'Neath cloudless sky my bride and I were by the bonnie 

Life seemed all bliss — one warm, long kiss — and we the 
meeting lips ! 

'Twas haying time, and I and mine thought not of storms 
and ships. 

The new-mown hay made sweet the day ; the Tay was 
strangely bright 

With brilliant birds and brilliant boats. 'Twas an enchant- 
ing sight ! 

With sail and oar the boats went by with wondrous skill 
controlled — 

The sails were sails of flashing silk, the oars were oars of 

Both they who rowed the golden oars and they who trimmed 

the sail 
Were friends whom we had known through life : they gave 

us joyful hail 
As, kindly smiling, past they swept along the perfumed 

With joy-dimmed eyes we gave replies and blessed them 

o'er and o'er, 


Most brilliant birds of wondrous song, with brilliant wings 

In graceful flight, with speed of light, came wheeling over- 

Their wings were white, and strangely bright with wondrous 
golden tips ; 

Their flashing breasts and sunlit crests were like my 
darling's lips. 

Our marriage bells we heard again — a madly merry chime ! 
The air seemed filled, with music thrilled, and throbbed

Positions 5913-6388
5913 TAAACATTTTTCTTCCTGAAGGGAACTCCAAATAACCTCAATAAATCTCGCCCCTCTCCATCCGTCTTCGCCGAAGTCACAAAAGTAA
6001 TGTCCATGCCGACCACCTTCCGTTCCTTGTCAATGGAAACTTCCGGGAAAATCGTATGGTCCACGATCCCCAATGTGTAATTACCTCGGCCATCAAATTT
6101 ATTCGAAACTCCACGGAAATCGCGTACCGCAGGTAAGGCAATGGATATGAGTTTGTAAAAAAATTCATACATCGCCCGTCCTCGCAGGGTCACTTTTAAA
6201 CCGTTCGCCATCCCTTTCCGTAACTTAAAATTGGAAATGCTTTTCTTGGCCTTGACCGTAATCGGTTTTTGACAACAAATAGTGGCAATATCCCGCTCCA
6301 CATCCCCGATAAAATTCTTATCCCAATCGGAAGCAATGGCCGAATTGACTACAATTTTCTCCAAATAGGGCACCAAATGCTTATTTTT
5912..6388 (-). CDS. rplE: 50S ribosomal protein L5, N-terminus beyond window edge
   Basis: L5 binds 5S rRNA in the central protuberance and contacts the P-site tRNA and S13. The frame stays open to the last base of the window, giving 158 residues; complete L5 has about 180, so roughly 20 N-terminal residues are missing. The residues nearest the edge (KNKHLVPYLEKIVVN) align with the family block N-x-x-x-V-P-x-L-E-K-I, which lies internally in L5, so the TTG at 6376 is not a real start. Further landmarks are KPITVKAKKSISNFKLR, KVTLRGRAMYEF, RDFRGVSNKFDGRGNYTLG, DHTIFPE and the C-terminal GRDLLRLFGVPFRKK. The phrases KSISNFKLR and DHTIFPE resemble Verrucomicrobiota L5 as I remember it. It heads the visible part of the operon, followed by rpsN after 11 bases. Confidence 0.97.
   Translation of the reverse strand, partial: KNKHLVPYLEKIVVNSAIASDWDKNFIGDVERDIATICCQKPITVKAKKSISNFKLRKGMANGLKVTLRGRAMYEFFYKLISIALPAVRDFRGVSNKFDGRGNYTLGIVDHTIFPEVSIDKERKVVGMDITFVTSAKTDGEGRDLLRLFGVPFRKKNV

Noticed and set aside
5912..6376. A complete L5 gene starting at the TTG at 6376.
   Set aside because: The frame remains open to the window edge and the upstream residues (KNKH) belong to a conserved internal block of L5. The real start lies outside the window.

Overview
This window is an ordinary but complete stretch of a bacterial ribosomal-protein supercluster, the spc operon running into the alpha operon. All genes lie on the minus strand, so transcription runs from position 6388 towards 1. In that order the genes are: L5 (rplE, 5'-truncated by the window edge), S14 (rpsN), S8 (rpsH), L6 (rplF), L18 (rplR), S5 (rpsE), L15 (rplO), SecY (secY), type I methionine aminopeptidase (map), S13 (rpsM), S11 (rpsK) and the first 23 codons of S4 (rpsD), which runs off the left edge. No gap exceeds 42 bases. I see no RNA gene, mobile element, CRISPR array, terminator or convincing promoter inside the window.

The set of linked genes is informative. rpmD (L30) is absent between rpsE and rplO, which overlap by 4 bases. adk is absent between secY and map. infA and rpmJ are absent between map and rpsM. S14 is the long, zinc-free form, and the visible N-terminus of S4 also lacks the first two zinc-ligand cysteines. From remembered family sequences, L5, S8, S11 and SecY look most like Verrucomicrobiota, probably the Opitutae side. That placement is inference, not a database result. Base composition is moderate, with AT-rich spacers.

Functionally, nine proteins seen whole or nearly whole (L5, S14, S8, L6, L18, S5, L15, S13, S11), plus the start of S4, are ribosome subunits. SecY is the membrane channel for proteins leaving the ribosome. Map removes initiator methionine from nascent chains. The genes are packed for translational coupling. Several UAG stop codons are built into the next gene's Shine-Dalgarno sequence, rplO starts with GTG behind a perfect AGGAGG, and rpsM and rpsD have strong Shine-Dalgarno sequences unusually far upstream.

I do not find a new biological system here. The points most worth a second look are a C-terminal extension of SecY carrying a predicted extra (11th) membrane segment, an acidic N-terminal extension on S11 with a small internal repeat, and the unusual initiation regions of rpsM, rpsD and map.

responsive time. 
The form was read — again we said, each one, a glad 

Another burst of marriage chimes, and then the bells stood 

Through sunny hours I culled the flowers that bloomed 

about her feet, 
And deftly twined, with green combined, to make a chaplet 

Oh, sweet indeed the chaplet was ! — " My love," I gently 

"This chaplet I have made for you" -and laid it on her 


To my surprise her gentle eyes o'erflowed with blinding 

While, pale in look, she plainly shook as if with sudden 

fears ! 
She left home clad in Scottish plaid which now turned 

strangely white — 
As white as snow or Arctic floe seen in Aurora's light. 


I calmed her fears, I dried her tears, and held her in 

my arms. 
'Tis strange, thought I, that she should cry and feel such 

wild alarms ; 
And while I thought, a wind uprose (as chill as death ! 

I deem) — 
The wreath was tossed and quickly lost -within the passing 


The brilliant light and beauty died as dies a sunset hue ; 
The birds all fled from overhead (as hopes are wont to do) ; 
The brilliant boats became as jet; the waters dark as night; 
The rowers and their golden oars became a ghastly white ! 

Then darkness fell, 'twas dark as hell — it fell like falling pall 
On faded scene and faded stream, till blackness covered all ! 
One beam alone, like marble stone, fell on my trembling 

bride ; 
No sound I heard save one lone bird and rush of passing 


"Wreath! wreath!" cried she. "Ah, woe is me!" Oh, 

frenzy of the dream ! 
With piercing shriek she fled to seek the chaplet in the 

I heard her plunge ; I heard her rise ; I saw an outstretched